Google’s SEO Guide On A/B & Multivariate Testing
Google posted some guidelines on how you can conduct A/B or multivariate testing and stay clear of any issues with being listed in its search engine, such as avoiding penalties. No Cloaking Google says you shouldn’t cloak, show its crawlers something that humans wouldn’t see. From its post: Make sure that you’re not deciding whether to […]
Google posted some guidelines on how you can conduct A/B or multivariate testing and stay clear of any issues with being listed in its search engine, such as avoiding penalties.
Google says you shouldn’t cloak, show its crawlers something that humans wouldn’t see. From its post:
Make sure that you’re not deciding whether to serve the test, or which content variant to serve, based on user-agent. An example of this would be always serving the original content when you see the user-agent “Googlebot.” Remember that infringing our Guidelines can get your site demoted or removed from Google search results—probably not the desired outcome of your test.
We recommend using rel=”canonical” rather than a noindex meta tag because it more closely matches your intent in this situation. Let’s say you were testing variations of your homepage; you don’t want search engines to not index your homepage, you just want them to understand that all the test URLs are close duplicates or variations on the original URL and should be grouped as such, with the original URL as the canonical. Using noindex rather than rel=”canonical” in such a situation can sometimes have unexpected effects.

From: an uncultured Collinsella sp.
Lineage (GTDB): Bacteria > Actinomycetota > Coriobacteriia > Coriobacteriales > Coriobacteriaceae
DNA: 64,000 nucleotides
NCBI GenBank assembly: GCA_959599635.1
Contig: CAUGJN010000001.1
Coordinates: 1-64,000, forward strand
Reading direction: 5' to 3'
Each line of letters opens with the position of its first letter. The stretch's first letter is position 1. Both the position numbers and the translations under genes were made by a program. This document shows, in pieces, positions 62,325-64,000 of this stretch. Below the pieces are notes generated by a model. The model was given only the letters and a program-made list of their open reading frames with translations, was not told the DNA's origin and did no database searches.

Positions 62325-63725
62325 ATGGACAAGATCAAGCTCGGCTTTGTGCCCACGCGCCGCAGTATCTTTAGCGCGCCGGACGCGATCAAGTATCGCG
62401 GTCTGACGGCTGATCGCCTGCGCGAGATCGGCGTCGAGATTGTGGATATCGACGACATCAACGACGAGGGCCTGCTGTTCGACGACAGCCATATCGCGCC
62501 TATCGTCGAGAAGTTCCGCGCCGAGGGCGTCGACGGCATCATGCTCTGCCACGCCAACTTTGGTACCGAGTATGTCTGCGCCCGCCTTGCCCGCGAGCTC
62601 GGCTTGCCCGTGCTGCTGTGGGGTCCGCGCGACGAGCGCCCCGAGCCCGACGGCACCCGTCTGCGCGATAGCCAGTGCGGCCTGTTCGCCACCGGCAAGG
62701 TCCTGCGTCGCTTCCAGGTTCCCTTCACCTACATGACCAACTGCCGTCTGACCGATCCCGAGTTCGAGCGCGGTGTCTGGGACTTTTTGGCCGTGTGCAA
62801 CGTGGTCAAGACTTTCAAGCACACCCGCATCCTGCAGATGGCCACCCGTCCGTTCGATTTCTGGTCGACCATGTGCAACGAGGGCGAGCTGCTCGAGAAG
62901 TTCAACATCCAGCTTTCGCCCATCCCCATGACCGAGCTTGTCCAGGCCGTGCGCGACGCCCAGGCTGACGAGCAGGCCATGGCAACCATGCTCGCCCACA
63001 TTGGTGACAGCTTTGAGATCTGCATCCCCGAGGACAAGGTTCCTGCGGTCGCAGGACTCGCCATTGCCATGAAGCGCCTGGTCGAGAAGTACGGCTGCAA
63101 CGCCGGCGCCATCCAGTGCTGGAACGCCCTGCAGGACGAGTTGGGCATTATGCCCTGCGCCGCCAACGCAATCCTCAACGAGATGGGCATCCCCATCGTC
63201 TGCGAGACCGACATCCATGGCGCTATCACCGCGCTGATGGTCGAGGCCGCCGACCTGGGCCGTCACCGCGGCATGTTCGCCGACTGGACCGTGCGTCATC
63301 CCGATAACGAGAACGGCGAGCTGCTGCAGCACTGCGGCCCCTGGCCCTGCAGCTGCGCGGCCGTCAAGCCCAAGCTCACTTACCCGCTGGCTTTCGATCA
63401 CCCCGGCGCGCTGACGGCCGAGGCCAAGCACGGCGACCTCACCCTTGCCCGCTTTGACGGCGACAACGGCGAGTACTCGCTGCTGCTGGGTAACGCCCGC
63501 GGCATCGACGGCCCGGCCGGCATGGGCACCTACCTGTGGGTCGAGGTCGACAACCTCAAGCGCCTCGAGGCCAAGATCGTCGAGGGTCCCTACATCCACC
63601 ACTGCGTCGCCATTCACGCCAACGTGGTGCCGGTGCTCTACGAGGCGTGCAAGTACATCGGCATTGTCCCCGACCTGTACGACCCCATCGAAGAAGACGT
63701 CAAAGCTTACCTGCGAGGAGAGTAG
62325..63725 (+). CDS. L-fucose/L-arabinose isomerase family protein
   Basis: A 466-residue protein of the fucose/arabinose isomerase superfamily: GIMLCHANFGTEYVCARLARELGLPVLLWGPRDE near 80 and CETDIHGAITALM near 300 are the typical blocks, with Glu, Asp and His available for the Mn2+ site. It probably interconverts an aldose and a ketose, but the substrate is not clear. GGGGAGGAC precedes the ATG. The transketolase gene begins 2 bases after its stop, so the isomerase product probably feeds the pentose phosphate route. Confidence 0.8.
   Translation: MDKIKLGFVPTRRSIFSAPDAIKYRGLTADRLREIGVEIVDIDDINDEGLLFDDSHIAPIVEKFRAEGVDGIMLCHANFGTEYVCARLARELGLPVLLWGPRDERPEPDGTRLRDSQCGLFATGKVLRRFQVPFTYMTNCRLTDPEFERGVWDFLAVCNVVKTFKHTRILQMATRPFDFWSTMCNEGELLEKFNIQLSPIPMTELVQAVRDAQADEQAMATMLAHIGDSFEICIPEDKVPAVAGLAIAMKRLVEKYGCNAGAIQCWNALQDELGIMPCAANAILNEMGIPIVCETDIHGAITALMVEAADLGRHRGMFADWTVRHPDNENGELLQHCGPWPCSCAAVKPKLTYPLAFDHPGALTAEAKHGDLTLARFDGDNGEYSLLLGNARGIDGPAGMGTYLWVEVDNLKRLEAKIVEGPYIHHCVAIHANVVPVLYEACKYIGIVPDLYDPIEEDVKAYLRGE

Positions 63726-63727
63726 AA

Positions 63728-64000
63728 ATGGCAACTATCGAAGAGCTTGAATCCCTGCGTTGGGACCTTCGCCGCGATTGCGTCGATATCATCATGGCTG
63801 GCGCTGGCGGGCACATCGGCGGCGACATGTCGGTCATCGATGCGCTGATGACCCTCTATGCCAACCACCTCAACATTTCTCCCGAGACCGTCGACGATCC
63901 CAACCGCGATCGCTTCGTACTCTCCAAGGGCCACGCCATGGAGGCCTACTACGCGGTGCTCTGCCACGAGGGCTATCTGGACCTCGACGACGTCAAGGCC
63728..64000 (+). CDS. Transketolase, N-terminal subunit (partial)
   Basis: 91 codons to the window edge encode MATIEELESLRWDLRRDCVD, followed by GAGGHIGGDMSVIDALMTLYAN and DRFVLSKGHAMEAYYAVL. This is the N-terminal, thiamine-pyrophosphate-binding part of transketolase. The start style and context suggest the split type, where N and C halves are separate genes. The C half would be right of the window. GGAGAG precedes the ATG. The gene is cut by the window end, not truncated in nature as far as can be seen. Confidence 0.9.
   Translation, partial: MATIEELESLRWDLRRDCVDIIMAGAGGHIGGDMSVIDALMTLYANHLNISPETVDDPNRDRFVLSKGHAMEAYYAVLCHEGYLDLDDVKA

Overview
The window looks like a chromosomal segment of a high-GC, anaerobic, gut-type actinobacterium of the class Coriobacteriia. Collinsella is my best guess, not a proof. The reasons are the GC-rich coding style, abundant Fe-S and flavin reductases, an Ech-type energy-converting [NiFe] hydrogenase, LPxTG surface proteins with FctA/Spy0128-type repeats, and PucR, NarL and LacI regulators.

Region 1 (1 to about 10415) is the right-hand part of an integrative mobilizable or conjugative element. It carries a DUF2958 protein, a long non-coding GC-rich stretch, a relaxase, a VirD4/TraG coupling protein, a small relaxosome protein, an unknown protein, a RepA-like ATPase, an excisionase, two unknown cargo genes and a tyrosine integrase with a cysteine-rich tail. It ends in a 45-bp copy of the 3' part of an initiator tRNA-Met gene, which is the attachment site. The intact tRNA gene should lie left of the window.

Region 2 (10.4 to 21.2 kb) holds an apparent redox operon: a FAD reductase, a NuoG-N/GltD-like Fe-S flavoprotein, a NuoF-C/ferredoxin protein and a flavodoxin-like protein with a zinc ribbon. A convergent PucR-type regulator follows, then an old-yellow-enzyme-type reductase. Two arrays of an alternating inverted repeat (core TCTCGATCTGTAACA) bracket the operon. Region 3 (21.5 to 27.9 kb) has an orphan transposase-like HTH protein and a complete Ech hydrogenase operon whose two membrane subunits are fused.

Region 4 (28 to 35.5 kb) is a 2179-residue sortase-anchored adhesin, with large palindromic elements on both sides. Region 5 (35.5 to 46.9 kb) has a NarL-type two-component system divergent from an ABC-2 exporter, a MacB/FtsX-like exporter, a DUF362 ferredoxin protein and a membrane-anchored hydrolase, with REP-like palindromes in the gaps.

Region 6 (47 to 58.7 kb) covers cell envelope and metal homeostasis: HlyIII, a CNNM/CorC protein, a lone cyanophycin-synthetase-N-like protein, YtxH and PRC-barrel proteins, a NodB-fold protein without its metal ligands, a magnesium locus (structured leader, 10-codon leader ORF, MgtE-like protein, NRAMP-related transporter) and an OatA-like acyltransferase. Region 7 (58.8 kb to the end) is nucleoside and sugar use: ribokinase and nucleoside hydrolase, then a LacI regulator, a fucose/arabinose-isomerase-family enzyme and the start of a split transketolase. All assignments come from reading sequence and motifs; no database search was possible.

Use 302s, Not 301s
Google recommends using the temporary direction method, a 302, over the permanent 301 redirect:
Don’t Run Experiments Longer Than Necessary
If you’ve been running an experiment longer than Google expects one should run, it warns that you could face penalty. How long is too long isn’t said. Google just says:
Once you’ve concluded the test, you should update your site with the desired content variation(s) and remove all elements of the test as soon as possible, such as alternate URLs or testing scripts and markup. If we discover a site running an experiment for an unnecessarily long time, we may interpret this as an attempt to deceive search engines and take action accordingly. This is especially true if you’re serving one content variant to a large percentage of your users.
If you follow these guidelines, Google does not promise there will be no impact in your search results but does say there will be “little or no impact on your site in search results.”